What happens if you accidentally rm -rf / as root or if you get some non-recoverable filesystem corruption? Both disks are lost because they're identical mirrors of each other. If I had only 2 disks to work with then I wouldn't RAID1 them, I'd use one to make point in time backups of the other, updated at appropriate intervals. A RAID Array is still a single point of failure. You still have all your eggs in one basket.

How's that for a "futile argument"?

I'm sorry you lost your data, but its not the installers fault and if you want to use a raid with slackware all you have to do is work through the README_RAID.TXT document on the install media.


I kind of agree with you about 64 bit though. Most people still don't have 4GB of RAM, but even laptops are starting to ship with 4GB now. Slackware will need to have a 64bit option before too long, and sonner rather than later would be best.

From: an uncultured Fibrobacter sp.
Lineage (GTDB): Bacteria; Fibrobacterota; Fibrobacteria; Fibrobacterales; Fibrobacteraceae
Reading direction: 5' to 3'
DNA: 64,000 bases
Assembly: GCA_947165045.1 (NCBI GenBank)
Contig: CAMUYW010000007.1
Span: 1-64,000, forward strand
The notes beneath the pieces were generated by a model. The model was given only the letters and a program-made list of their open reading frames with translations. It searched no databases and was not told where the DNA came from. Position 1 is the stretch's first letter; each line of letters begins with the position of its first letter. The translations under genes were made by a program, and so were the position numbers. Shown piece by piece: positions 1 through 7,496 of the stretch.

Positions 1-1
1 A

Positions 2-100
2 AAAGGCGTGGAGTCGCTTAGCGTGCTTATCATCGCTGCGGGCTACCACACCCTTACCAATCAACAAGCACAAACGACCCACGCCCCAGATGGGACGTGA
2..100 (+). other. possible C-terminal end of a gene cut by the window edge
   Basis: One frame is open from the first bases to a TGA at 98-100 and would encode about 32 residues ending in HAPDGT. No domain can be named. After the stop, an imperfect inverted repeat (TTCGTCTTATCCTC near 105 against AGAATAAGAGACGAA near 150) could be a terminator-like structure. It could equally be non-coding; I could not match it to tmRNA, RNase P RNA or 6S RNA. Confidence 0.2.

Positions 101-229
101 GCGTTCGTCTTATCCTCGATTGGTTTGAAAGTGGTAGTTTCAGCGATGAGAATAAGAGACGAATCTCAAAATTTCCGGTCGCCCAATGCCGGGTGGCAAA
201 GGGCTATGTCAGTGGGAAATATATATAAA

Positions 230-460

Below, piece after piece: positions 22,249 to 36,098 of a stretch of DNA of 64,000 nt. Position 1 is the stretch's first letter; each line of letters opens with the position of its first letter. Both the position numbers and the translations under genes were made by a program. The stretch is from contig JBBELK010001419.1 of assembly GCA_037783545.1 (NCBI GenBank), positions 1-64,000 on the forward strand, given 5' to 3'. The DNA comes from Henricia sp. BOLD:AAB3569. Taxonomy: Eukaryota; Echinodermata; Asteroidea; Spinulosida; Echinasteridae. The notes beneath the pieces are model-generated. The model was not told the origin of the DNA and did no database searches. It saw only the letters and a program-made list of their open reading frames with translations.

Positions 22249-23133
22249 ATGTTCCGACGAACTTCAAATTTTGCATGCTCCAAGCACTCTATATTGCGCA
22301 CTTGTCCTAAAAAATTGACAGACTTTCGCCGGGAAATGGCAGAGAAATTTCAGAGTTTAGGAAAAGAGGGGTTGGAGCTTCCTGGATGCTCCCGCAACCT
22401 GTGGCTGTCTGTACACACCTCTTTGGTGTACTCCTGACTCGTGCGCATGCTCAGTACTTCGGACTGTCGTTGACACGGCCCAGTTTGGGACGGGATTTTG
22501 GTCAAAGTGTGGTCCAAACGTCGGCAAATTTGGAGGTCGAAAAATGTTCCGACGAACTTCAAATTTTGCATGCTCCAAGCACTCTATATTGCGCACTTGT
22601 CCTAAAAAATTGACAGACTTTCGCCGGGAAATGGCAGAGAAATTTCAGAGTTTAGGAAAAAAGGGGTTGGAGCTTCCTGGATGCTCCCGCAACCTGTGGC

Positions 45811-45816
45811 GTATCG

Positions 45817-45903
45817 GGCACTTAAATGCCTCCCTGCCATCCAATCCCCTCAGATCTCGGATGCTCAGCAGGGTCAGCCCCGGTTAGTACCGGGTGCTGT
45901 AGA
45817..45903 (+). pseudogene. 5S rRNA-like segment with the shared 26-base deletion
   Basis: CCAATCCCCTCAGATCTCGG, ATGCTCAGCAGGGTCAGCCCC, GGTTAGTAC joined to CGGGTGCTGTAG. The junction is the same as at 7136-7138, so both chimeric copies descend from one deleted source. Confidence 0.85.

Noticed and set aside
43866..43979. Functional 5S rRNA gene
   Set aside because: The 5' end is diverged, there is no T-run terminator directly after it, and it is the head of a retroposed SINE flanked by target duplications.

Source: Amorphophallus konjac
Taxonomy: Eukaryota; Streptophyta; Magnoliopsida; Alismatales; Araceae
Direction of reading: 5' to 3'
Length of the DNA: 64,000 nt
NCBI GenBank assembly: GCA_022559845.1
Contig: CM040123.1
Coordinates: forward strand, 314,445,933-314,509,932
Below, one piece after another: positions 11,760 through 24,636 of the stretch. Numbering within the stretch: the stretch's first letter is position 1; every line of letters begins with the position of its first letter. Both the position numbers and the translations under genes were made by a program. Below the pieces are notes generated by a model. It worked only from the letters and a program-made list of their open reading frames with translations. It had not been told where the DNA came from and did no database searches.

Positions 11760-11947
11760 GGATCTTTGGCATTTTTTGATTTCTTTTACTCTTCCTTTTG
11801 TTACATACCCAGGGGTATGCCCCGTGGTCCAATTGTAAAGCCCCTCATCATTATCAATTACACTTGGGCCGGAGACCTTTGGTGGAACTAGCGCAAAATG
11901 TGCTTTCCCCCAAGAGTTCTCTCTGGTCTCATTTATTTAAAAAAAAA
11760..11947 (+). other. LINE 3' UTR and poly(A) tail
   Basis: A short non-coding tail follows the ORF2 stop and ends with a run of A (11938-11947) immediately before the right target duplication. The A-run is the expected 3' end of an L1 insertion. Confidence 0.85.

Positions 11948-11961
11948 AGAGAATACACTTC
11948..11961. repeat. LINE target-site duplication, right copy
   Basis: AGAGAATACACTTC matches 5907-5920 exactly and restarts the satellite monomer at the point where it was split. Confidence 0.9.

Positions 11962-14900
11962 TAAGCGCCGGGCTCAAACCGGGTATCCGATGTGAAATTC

Old 08-30-2008, 10:41 AM   #218
Ilgar
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Quote:
Originally Posted by GazL View Post
I kind of agree with you about 64 bit though. Most people still don't have 4GB of RAM, but even laptops are starting to ship with 4GB now. Slackware will need to have a 64bit option before too long, and sonner rather than later would be best.
Is there any word (recently) on that from PV or the team? I think the Slamd64 project has done most of the necessary work and perhaps it could be incorporated into the official project, like the official S390 port (BTW, that port seems to be stalled at version 10.0 but interestingly there is a "64-bit version coming" message from 2007).

Last edited by Ilgar; 08-30-2008 at 10:47 AM.
 
Old 08-30-2008, 11:44 AM   #219